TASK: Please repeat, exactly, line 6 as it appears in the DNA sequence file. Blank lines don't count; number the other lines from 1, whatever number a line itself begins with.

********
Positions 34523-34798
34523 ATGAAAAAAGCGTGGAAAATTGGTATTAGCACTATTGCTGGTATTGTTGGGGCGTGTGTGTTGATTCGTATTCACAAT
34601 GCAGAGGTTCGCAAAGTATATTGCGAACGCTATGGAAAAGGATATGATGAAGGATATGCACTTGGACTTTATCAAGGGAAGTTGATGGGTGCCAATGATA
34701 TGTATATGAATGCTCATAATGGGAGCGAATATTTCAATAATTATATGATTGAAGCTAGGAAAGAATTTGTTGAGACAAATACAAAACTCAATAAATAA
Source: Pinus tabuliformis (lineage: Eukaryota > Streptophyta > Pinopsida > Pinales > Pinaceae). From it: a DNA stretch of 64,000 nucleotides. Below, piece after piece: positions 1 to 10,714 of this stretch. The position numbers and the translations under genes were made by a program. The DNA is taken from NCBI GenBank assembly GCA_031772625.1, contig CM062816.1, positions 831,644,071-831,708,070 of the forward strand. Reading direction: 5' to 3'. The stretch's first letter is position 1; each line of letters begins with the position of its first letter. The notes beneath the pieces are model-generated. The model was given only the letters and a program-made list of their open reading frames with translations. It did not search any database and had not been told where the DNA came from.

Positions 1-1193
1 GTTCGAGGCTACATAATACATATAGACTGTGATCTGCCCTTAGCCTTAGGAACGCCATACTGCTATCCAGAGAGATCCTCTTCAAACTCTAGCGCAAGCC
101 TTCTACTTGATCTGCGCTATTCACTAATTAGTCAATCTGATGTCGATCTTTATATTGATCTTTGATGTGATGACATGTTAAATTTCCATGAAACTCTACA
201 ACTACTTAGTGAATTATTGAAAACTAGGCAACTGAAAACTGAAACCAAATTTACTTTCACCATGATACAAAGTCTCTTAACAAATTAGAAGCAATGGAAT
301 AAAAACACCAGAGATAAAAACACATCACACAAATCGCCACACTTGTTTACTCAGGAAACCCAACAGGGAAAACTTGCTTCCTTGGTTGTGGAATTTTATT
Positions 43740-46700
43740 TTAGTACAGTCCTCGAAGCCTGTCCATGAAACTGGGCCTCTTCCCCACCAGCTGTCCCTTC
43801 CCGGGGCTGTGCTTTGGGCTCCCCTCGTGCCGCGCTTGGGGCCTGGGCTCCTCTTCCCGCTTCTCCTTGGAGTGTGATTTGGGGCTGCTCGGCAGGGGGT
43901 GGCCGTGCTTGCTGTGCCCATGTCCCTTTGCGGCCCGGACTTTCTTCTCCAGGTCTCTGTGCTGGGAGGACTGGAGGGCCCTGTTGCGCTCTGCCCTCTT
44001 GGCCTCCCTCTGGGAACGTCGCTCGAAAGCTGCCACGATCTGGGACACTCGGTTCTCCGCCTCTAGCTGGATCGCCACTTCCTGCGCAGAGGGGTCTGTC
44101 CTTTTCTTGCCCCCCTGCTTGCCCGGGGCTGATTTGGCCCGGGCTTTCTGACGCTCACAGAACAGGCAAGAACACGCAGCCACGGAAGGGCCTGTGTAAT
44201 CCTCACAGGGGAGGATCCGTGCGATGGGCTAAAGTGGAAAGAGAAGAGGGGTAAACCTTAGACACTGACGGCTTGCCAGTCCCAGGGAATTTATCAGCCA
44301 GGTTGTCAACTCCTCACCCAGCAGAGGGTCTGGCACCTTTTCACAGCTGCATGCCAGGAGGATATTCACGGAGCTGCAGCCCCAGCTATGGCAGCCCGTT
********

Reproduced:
Positions 1-1193